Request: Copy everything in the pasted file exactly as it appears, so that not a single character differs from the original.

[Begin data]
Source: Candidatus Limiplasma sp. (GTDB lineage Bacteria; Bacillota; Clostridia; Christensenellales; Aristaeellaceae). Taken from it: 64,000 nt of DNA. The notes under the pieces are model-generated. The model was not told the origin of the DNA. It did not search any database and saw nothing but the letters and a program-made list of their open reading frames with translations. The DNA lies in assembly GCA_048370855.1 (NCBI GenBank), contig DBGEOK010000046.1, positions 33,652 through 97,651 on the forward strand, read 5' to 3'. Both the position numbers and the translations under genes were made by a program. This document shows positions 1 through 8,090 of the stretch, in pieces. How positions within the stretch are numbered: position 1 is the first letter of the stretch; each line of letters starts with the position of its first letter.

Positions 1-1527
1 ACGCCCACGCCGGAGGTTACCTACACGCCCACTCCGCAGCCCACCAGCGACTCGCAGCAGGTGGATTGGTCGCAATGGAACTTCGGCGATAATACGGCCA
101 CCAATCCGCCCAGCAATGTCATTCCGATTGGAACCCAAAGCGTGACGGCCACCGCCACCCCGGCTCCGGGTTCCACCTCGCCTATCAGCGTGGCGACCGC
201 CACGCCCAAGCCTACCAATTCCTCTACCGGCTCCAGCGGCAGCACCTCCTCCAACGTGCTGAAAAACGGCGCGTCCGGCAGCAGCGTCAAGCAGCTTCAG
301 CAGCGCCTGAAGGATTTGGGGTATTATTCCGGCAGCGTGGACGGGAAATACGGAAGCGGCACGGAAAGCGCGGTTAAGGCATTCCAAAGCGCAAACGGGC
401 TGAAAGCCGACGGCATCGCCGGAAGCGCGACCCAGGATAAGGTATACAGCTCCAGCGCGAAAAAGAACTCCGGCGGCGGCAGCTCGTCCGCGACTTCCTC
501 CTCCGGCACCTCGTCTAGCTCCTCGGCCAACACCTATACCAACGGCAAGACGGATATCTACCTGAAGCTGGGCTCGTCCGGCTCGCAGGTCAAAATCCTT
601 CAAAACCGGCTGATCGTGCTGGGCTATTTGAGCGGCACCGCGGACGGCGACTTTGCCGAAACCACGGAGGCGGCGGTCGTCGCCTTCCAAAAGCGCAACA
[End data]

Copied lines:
Source: Candidatus Limiplasma sp. (GTDB lineage Bacteria; Bacillota; Clostridia; Christensenellales; Aristaeellaceae). Taken from it: 64,000 nt of DNA. The notes under the pieces are model-generated. The model was not told the origin of the DNA. It did not search any database and saw nothing but the letters and a program-made list of their open reading frames with translations. The DNA lies in assembly GCA_048370855.1 (NCBI GenBank), contig DBGEOK010000046.1, positions 33,652 through 97,651 on the forward strand, read 5' to 3'. Both the position numbers and the translations under genes were made by a program. This document shows positions 1 through 8,090 of the stretch, in pieces. How positions within the stretch are numbered: position 1 is the first letter of the stretch; each line of letters starts with the position of its first letter.

Positions 1-1527
1 ACGCCCACGCCGGAGGTTACCTACACGCCCACTCCGCAGCCCACCAGCGACTCGCAGCAGGTGGATTGGTCGCAATGGAACTTCGGCGATAATACGGCCA
101 CCAATCCGCCCAGCAATGTCATTCCGATTGGAACCCAAAGCGTGACGGCCACCGCCACCCCGGCTCCGGGTTCCACCTCGCCTATCAGCGTGGCGACCGC
201 CACGCCCAAGCCTACCAATTCCTCTACCGGCTCCAGCGGCAGCACCTCCTCCAACGTGCTGAAAAACGGCGCGTCCGGCAGCAGCGTCAAGCAGCTTCAG
301 CAGCGCCTGAAGGATTTGGGGTATTATTCCGGCAGCGTGGACGGGAAATACGGAAGCGGCACGGAAAGCGCGGTTAAGGCATTCCAAAGCGCAAACGGGC
401 TGAAAGCCGACGGCATCGCCGGAAGCGCGACCCAGGATAAGGTATACAGCTCCAGCGCGAAAAAGAACTCCGGCGGCGGCAGCTCGTCCGCGACTTCCTC
501 CTCCGGCACCTCGTCTAGCTCCTCGGCCAACACCTATACCAACGGCAAGACGGATATCTACCTGAAGCTGGGCTCGTCCGGCTCGCAGGTCAAAATCCTT
601 CAAAACCGGCTGATCGTGCTGGGCTATTTGAGCGGCACCGCGGACGGCGACTTTGCCGAAACCACGGAGGCGGCGGTCGTCGCCTTCCAAAAGCGCAACA